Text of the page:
I never found a tick on either one. This has made me feel like THE WORST MOMMA EVER. Because you read these things about the tick needs to hang out on you for 36-48 hours or something insanely ridiculous that you think you would notice but the little bastard tick can be a small as a poppy seed and well I've gone a day not realizing that the milk was sitting out on the table (maybe 2) so I think we need to let go of the guilt of not noticing something so freaking small especially when it is on a clothed child with an endless number of hiding spaces. 

Lie #2: Look for a bulls eye marking.

I only found a bulls eye on Niko, never on Sophia. And the bulls eye can fade. So if you see one take a picture to show your doctor. Niko's was gone within 12 hours. I think I even noticed his because my boys tend to be naked more often then my girls. Bulls eye markings don't even always appear. Guilt lifted.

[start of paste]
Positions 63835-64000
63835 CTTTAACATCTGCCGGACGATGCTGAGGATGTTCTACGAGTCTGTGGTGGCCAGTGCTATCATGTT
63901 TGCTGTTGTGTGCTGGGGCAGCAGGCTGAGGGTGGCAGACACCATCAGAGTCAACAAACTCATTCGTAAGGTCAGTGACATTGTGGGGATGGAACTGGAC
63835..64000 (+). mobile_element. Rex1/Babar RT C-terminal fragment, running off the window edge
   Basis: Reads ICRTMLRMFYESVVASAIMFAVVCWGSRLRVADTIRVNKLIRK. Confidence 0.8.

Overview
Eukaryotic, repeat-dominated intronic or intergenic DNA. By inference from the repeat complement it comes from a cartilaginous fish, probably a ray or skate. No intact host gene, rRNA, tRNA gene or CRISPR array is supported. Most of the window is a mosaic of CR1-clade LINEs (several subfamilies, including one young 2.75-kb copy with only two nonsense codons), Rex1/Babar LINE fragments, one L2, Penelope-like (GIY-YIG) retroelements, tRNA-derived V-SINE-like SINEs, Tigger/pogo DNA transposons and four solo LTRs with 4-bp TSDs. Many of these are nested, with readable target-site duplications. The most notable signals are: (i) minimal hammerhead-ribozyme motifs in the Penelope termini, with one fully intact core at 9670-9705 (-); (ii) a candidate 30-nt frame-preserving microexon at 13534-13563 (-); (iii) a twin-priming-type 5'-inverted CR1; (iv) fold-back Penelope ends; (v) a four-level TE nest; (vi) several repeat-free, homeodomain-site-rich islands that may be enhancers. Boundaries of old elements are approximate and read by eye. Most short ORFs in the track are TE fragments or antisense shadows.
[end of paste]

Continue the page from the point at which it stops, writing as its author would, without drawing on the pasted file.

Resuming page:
Lie #3: The blood test will reveal a positive result.

I just read that up to 50% of of the patients tested for Lyme disease receive false negative results. 50%. Tell your doctor your symptoms and/or your child's symptoms. Fight to be their best advocate. Catching early is key to preventing long term effects (Google that at your own risk; too much information isn't always a good thing; just go to the doctor early and speak up for treatment love). 


Flu-like symptoms, high fevers, headaches, fatigue. And the big one for us was that both of them complained of joint pain in their knees. That was the big sign. Not just my knee hurts. It was an internal, my knees can't bend they are in so much pain to the point of tears and requests to be carried because it was so difficult for them to walk. Lyme can look like a variety of other illnesses and viruses- it is a great imitator so if you or child has any of the above symptoms, please please get checked out.